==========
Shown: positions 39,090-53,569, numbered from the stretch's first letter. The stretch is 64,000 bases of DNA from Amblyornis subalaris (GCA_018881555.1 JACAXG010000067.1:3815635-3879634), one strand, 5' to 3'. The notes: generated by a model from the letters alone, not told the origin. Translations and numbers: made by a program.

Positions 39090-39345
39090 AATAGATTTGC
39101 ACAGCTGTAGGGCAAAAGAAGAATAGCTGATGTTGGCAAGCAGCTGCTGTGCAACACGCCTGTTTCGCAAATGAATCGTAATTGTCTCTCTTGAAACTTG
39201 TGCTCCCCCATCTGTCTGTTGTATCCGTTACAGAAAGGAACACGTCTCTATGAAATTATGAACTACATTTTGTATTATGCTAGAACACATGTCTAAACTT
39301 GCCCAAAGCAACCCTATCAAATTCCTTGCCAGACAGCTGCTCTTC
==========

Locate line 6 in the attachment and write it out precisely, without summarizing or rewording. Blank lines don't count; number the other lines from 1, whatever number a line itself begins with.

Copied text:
39301 GCCCAAAGCAACCCTATCAAATTCCTTGCCAGACAGCTGCTCTTC